In 2020, Republicans and Democrats each won nine U.S. House seats in Pennsylvania; President Donald Trump lost the state by 1.2 percent to Joe Biden.

Barnette’s debut campaign video revolves mainly around her identity as a black conservative and the plight of like-minded people who are facing censorship and cancel culture. In the three-minute clip, she describes herself as a “black conservative woman,” refers to President Joe Biden as the “white man in the White House” and accuses the Black Lives Matter movement of excluding conservatives who don’t agree with its liberal ideology.

“Joe Biden might not think I’m black enough because I won’t just shut up and do as I’m told, and D.C. might not be ready for me, but I’m ready for this fight,” Barnette says in the three-minute video.

“We’re told that black lives matter, except of course my black life, because I’m a black conservative. Radicals want to control and strip not just black conservatives but all conservatives of our identity.”

Barnette shared policy positions in the interview with The Epoch Times, including her views on election integrity and confronting the genocidal communist regime in China.

Election Integrity

Barnette said she’s in full alignment with the election reform goals set out by former President Donald Trump at the Conservative Political Action Conference in February: limiting voting to Election Day only, doing away with mass, “no-excuse” mail ballots, and requiring voter ID.

“I’ve been black all my life. I know a whole lot of black people,” Barnette said. “I don’t know one black person who does not have an ID.”

“And I’m thinking to myself, who are these people that these Democrats are talking to?” Barnette said, referring to the left-wing argument that requiring voter ID is racist because a disproportionate number of black people purportedly don’t have identification.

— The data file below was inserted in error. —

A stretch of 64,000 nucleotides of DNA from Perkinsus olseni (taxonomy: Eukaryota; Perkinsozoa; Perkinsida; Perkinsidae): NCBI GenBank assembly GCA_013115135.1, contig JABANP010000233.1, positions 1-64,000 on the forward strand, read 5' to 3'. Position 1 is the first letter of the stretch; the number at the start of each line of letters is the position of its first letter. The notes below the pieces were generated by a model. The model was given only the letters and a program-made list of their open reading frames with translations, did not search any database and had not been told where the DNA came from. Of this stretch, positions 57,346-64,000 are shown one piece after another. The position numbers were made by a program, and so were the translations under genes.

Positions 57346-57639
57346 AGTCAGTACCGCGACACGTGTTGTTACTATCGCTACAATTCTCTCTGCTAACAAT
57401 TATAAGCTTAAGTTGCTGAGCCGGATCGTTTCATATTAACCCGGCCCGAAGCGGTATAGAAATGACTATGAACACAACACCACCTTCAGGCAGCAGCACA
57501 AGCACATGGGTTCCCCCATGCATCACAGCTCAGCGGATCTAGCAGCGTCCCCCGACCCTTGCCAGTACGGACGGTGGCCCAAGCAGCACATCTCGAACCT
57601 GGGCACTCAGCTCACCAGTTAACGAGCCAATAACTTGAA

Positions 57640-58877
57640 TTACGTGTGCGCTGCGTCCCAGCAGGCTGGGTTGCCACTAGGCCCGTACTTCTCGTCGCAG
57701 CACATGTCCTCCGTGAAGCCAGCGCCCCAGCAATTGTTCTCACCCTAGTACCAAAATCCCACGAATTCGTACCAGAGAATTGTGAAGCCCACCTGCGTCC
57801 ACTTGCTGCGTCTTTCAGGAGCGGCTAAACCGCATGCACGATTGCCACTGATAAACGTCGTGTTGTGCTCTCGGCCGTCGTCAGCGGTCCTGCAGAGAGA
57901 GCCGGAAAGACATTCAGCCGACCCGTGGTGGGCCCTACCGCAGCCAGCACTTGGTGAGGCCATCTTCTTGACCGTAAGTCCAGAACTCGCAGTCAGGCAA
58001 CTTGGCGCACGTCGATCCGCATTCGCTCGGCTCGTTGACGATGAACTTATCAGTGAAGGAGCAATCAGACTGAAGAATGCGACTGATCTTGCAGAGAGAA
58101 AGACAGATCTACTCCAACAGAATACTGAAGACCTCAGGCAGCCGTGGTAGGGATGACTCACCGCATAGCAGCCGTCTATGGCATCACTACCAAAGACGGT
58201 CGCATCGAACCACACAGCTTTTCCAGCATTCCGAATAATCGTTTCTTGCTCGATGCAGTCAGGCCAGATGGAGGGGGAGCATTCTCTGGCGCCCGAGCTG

She argued that setting aside funds to issue ID cards to the small number of people without identification would be more practical than lowering “the bar to the lowest common denominator.”


Barnette also agreed with President Donald Trump’s tough stance on China and that the Chinese Communist Party (CCP) should be held accountable for its ongoing human rights abuses, including the persecution of Falun Gong and the genocide against Uyghur Muslims. She said the CCP should also pay the price for abetting the spread of the CCP virus, commonly known as the novel coronavirus.

“No one talks about how organs are harvested. Who does that? What kind of people harvest other people’s organs?” Barnette said in reference to the CCP’s ongoing practice of forced organ harvesting for transplant from prisoners of conscience, mostly Falun Gong practitioners.

“And we’re trying to find common ground with these people?” she said, referring to the Biden administration’s China policy.

Correction: an earlier version of this article incorrectly described the term limit legislation proposed by Sen. Ted Cruz (R-Texas) and Rep. Ron DeSantis (R-Fla.). Cruz and DeSantis proposed a limit of three two-year terms for U.S. House members and two six-year terms for U.S. senators.